OXFORD, N.C. (WNCN) – Finding an affordable home is getting harder and harder in Raleigh and Durham, as the cost of housing continues to rise. As a result, some buyers are looking to live outside the Triangle where homes are cheaper.
According to Redfin.com, the current average median home price in Wake County is $493,161 and in Durham County it’s $425,000.
But north of Durham in Granville County, the average median cost for a home is $366,000.
In Oxford, North Carolina, the county south of Granville County, the average median price for a home in the city is only $150,000.
Oxford is just 30 minutes north of Durham, and realtors tell CBS 17 they are seeing more homebuyers interested in living Oxford and commuting to Raleigh or Durham.
“It is more affordable for people to look in places like Oxford,” Larkin Willis said, a realtor for Julie Roland Realty.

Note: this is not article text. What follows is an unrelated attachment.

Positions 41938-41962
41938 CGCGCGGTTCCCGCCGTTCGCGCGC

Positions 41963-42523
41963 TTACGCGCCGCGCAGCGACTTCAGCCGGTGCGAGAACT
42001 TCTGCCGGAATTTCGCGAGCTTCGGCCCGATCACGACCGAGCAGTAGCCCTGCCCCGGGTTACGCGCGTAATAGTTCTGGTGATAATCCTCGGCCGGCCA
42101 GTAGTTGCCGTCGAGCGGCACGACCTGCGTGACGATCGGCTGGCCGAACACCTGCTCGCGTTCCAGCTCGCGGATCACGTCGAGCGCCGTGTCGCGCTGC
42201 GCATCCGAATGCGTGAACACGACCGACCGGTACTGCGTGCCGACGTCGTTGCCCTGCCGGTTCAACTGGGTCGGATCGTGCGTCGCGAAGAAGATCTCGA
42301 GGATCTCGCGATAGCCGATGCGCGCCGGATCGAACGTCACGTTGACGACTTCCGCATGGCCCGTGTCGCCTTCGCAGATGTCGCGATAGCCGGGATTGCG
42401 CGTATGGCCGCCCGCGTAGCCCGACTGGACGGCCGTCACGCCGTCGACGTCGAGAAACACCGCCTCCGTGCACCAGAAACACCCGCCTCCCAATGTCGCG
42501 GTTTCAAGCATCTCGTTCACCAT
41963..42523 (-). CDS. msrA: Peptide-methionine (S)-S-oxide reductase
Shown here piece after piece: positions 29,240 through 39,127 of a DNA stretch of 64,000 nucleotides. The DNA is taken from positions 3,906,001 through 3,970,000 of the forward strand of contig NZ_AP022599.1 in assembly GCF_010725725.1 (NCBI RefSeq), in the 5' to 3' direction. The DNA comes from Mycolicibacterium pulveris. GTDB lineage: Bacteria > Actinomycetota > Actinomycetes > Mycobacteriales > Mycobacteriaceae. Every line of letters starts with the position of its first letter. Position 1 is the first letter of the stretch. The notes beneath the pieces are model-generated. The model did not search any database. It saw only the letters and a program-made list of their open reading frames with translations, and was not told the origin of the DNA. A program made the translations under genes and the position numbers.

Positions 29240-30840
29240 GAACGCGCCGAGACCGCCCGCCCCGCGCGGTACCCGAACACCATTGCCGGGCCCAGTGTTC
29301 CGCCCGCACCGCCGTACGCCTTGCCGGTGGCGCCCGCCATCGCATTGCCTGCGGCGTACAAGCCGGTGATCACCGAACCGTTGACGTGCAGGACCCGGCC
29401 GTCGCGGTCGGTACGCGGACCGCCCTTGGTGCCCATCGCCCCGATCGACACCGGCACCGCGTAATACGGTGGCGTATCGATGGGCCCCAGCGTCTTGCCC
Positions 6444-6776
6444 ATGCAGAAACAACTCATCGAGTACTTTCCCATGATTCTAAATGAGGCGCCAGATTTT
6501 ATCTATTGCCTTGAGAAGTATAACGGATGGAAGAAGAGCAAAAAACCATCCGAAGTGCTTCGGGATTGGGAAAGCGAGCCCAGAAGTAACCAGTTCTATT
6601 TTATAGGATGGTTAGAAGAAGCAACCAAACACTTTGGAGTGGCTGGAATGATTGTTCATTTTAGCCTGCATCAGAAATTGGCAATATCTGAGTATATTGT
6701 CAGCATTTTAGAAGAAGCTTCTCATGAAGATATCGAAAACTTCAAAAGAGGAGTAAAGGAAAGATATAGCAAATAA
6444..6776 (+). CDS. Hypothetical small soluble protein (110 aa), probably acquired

As more people are looking to live in outlying communities where home prices are cheaper, more developers are deciding to build new housing developments in smaller cities such as Oxford.
Last week, Oxford city officials approved three new housing projects that will bring a total of 800 new homes to the city.
Mayor Jackie Sergent said another 800 news homes are already under construction. She added they have approved for developers to begin the planning process for at least another 1,100 new homes, too.
“We felt like growth was coming to Oxford, but we didn’t anticipate that it would be coming at the speed that it seems to be coming now,” Sergent said.
Willis said with more development in Oxford, home prices will go up though.
“These new homes they are building are going to sell between the mid $200,000-300,0000, so obviously, that’s going to raise those property values,” Willis said.
But Mayor Sergent said they are prepared for this growth and they have updated their comprehensive land use plan.
She said they have already invested in updating infrastructure and they are ready to welcome the thousands of new neighbors who will soon be on their way to Oxford.
“We like the prospect that Oxford can grow and thrive, and have new, continued growing life,” Sergent said.